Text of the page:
« Fascinating sentencing sentiments and commitments in new policy memo from new Manhattan DA | Main | “A Family-Centered Approach to Criminal Justice Reform.” »

January 4, 2022

Senator Cotton criticizes new OLC opinion on CARES home confinement and asks AG Garland lots of follow-up questions

Though the season of the Grinch may be over, US Senator Tom Cotton is starting the new year full of grinchy grouchiness about various criminal justice issues.  I noted here his recent foolish op-ed fretting about a "jailbreak" and an "under-incarceration crisis," and now a helpful colleague made sure I did not miss this press release from the Senator's office titled "Cotton Demands Answers from DOJ About Releasing Criminals to Home Confinement."  Here is how the release starts:

Senator Tom Cotton (R-Arkansas) today wrote to U.S. Attorney General Merrick Garland regarding the Department of Justice’s recent decision to ignore the clear limits placed by Congress on pandemic-related home confinement of convicted federal criminals.

In part, Cotton wrote, “The Department’s Office of Legal Counsel correctly concluded in January 2021 that the only tenable reading of the CARES Act is that the Bureau of Prisons (BOP) could only exercise expanded home confinement placement authority during the coronavirus national emergency, and that the law requires that the BOP return such inmates to prison and follow the limits of longstanding federal law following the end of the emergency.”

“Unfortunately, it seems that you have now decided to bow to the pressure from political activists rather than do your job.  The Office of Legal Counsel, at your direction, issued a slapdash opinion reversing itself in December 2021.  That new opinion is not based on the law, but rather on the policy goals of criminal leniency,” Cotton continued.

The full three-page letter may be found here at this link, and there is more Tom Cotton "tough and tougher" bluster at the start of the letter.  But the questions that make up the heart of the letter are intriguing on a number of fronts, and I would be especially interested to see if and how AG Garland and his team responds to these closing queries:

Please provide a list of all inmates who are currently placed on home confinement under the temporary authority granted by the CARES Act, broken down by primary offense, total sentence length, and the number of months remaining under their sentence. 

How many inmates who were placed on home confinement under the temporary authority granted by the CARES Act have had their home confinement rescinded or have been rearrested for a new offense?  Please provide a description of the offenses for which any such inmates have been rearrested, or the reasons for which their home confinement was rescinded.

Just a few of many prior related posts:

January 4, 2022 at 06:24 PM | Permalink


Let's face it, Cotton is just an a-hole. Vindicate, dishonest, and sadistic. Very much like Bill Otis. What happened to these folks to make them like this?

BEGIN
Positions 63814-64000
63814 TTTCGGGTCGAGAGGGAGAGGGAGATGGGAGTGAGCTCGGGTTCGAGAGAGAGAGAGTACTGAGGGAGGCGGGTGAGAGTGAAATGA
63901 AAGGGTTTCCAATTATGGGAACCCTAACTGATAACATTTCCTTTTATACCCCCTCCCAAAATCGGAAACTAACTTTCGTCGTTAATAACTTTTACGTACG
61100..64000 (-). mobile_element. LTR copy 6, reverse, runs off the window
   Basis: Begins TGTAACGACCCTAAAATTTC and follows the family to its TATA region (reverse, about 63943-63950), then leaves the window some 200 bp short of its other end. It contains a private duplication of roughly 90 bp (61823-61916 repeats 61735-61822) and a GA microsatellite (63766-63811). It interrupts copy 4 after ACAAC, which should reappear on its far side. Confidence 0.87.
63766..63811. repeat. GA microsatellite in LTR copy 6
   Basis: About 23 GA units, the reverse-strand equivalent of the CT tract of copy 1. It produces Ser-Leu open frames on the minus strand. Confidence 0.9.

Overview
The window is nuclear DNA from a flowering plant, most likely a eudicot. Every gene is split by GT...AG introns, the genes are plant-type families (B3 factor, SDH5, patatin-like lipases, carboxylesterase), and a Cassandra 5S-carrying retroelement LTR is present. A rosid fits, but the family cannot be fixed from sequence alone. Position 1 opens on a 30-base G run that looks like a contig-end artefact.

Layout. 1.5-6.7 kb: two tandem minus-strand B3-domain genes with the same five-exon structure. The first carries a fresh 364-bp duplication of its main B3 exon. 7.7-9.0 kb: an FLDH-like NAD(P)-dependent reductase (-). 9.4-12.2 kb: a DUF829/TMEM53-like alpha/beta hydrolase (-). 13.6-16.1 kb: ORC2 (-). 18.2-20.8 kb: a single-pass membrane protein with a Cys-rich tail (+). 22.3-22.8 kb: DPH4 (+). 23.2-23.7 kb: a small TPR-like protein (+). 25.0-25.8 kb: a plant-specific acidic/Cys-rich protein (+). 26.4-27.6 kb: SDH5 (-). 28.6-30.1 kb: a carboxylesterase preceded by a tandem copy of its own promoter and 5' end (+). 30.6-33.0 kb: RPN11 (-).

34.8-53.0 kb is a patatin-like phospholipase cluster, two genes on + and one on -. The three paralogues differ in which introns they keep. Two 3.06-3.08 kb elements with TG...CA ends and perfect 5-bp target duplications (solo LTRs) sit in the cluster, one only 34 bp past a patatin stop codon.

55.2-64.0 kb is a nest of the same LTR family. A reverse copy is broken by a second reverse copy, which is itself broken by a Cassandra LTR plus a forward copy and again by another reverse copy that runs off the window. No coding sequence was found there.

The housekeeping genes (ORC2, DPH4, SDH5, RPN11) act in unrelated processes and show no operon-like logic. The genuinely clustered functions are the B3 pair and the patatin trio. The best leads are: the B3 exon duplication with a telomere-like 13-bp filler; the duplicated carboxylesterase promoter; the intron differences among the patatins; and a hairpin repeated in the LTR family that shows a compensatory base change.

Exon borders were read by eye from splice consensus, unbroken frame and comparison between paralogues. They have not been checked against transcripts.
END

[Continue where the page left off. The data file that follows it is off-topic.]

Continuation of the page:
Posted by: Mike | Jan 4, 2022 8:28:36 PM

People like Senator Tom Cotton are rooted in the 17th century religious thinking about a punishing God, as reflected in the Old Testament. Their approach to criminal justice is not based upon the New Testament philosophy of love and forgiveness. Most criminal laws and punishment are rooted in religious thinking and beliefs.

Posted by: Jim Gormley | Jan 5, 2022 8:40:44 AM

A couple of things come to mind after reading Sen. Cotton's letter. First, I wonder if AG Garland will be as responsive to Cotton's demands as Cotton's party members have been to Congress's demands for cooperation on the resurrection issues under investigation? Just as importantly, after reading this drivel, I for one believe that Cotton's membership on the "Select Committee on Intelligence" should be revoked as his writing certainly reflects he has very little.

Posted by: Redlon | Jan 5, 2022 11:14:26 AM


Although I lack the achievements and public contributions of Tom Cotton, I'm flattered to be compared to him. Thank you.

As to his character, he has the courage to be a combat veteran, while you decline to identify yourself on an Internet blog.

Posted by: Bill Otis | Jan 5, 2022 11:28:54 AM

Jim Gormley--

Just dessert and accountability are almost universally accepted values in criminal justice, in this country and others, and over many centuries. There is a place for forgiveness and leeway, as is shown in lighter sentences for first offenders and younger people, but if that's all you have, you're inviting more crime, and your invitation will get accepted.

Posted by: Bill Otis | Jan 5, 2022 11:42:48 AM

Bill Otis: I do believe in the punishment of crimes, but I frequently find the sentences too severe. One reason is that more than half of all crimes involve drugs and alcohol, and a significant portion involve some kind mental illness. There is clearly a significant genetic element in who becomes an alcoholic or drug addict, but the law says that voluntary intoxication is no excuse or defense. Given modern psychological and psychiatric knowledge about alcoholism and drug abuse, it makes sense to me for criminal sentences to focus more on treatment and less on punishment, and for sentences to be shorter in many cases. The philosophy of criminal punishment comes from religion, and we could learn more from the New Testament love and forgiveness than from the Old Testament punishing God.

Posted by: Jim Gormley | Jan 13, 2022 10:28:13 PM

Post a comment

In the body of your email, please indicate if you are a professor, student, prosecutor, defense attorney, etc. so I can gain a sense of who is reading my blog. Thank you, DAB